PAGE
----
All this however took me many years in learn­ing. But meanwhile the joy and power of the glorious secret we had discovered grew every year more and more practical; and more and more my soul learned to rest in absolute confi­dence on the keeping and saving power of the Lord. I must repeat what I have said elsewhere, that not for a moment do I mean that temptation ceased its attacks, or that we had reached what is sometimes called “sinless perfection.” Tempta­tions continued to arise, and sometimes failures befell. But we had discovered a “way to es­cape,” and had learned that this way was the way of faith. We had found out that Christ was a Deliverer, not only from the future punishment for sin, but from the present power of sin, and we realized that we need no longer be the “slaves of sin.” And just so far as we laid hold by faith of this deliverance, just so far were we delivered. We had not picked up holiness and put it into our pockets as a permanent and inalienable possession; but we had discovered the “high way” of holiness, and had learned the secret of walking therein. When we walked there, we had victory, when we tried other path­ways, we found failure. It was simply this, that at last, after many years of “wilderness wander­ing,” we had entered into the “promised land” and had found it true as was said to Israel of old that “every place the sole of your foot shall tread upon that have I given you.” The whole land was ours, and it only needed for us to “go up and possess it.”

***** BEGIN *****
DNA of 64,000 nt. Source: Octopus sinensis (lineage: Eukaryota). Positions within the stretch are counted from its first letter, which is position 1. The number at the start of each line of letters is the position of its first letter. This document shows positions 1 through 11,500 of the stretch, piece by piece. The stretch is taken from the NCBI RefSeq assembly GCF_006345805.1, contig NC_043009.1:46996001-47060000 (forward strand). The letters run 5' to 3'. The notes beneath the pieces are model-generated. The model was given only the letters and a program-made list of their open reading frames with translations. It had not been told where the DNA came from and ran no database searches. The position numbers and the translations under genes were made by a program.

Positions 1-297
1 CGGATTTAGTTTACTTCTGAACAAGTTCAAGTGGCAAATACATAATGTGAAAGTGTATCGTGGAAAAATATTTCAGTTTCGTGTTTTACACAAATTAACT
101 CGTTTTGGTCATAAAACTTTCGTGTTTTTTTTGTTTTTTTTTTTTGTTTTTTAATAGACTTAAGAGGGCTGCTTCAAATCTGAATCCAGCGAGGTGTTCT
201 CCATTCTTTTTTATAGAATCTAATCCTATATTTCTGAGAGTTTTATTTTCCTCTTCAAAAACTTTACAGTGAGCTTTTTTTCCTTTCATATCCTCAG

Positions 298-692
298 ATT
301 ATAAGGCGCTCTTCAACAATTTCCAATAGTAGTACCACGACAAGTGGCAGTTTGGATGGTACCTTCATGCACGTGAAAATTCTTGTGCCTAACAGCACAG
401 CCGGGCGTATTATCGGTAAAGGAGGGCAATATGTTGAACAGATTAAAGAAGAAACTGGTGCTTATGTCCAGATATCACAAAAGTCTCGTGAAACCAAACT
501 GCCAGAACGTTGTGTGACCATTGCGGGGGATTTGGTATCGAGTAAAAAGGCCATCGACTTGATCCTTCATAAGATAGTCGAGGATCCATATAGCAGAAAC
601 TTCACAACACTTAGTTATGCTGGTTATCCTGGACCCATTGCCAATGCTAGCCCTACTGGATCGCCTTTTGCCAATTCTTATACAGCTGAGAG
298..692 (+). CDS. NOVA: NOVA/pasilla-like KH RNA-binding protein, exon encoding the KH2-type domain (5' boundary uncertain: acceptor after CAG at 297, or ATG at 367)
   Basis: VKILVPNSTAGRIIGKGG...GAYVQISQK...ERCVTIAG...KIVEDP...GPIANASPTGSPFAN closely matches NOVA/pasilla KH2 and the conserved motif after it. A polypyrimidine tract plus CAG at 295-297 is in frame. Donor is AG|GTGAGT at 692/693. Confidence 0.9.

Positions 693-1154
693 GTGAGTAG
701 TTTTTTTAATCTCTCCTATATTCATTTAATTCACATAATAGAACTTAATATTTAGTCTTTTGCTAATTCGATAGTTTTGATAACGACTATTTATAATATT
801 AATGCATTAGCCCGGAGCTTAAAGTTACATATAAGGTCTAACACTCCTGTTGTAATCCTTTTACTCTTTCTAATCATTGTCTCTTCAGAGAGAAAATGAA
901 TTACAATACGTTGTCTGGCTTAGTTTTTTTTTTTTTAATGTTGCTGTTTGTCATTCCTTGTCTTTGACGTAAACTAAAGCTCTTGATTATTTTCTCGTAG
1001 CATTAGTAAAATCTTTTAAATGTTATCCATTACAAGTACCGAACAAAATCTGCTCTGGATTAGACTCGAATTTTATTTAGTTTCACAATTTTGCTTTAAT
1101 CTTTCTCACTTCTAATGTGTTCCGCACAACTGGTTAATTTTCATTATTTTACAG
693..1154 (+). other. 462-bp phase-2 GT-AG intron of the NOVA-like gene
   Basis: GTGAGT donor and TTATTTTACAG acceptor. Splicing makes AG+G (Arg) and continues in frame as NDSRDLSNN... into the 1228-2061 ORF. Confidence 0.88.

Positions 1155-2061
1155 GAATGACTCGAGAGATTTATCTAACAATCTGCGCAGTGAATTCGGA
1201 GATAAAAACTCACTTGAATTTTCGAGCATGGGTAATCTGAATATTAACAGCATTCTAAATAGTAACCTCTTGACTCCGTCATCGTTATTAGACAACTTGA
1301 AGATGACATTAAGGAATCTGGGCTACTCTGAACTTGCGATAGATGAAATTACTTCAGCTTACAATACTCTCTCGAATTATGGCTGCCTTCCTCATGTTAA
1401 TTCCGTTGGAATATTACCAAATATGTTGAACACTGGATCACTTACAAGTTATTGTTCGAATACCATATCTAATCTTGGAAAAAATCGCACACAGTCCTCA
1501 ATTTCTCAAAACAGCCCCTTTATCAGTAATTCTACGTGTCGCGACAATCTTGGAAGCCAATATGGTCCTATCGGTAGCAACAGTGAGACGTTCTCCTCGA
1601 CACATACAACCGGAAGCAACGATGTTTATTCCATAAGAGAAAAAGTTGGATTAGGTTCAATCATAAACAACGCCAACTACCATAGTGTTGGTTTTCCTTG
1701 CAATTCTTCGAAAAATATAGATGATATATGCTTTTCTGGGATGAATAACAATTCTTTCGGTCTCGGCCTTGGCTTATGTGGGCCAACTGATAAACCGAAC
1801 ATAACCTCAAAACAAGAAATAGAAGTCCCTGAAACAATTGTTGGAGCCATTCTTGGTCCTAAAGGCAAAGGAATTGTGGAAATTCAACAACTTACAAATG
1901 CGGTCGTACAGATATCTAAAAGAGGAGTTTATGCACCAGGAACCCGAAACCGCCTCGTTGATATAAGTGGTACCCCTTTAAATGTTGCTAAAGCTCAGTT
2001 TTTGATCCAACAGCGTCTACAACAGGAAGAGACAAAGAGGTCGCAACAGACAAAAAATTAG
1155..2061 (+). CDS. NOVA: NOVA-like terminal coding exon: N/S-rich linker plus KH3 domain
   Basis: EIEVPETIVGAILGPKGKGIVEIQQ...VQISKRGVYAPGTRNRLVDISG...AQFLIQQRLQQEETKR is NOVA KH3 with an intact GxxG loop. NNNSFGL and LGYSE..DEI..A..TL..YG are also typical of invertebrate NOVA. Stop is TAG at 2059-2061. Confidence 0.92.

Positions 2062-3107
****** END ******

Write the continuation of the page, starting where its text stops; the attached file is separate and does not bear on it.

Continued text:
We had discovered that the Bible stated a fact when it said, “And God is able to make all grace abound towards you; that ye, always having all sufficiency in all things, may abound to every good work.” And we had proved in actual ex­perience that God really was able, if only we were willing.

Christ had been revealed to us, not as our future Saviour only, but as our present and com­plete Saviour now and here, able to keep us from falling, and to deliver us out of the hands of all our enemies.

For myself I had now entered upon a region of romance before which the glory of all other romances paled into insignificance. It was like an exploration of the very courts of heaven itself. Every day was a fresh revelation. Words fail when I try to describe it. I often in my heart called it the “bird life,” for I felt like a bird spreading its wings in a country all sunshine and greenness, and soaring upwards into the blue of an unfathomable sky. In the past, I had been a caged bird, happy in its cage because it knew nothing of the uncaged life outside. But now all barriers seemed removed, and my soul was set free to “comprehend with all saints what is the breadth, and length, and depth, and height; and to know the love of Christ which passeth knowledge.”

I thought, when I discovered the restitution of all things, that I had reached this comprehension, but I saw now wider breadths, and longer lengths, and deeper depths, and higher heights, than I had even conceived of then, and the love of Christ that seemed then to pass knowledge, became now an unfathomable abyss of delight.

I had found that God, just God alone, without anything else, was enough. Even the comfort of His promises paled before the comfort of Himself. What difference did it make if I could not find a promise to fit my case? I had found the Promiser, and He was infinitely more than all His promises.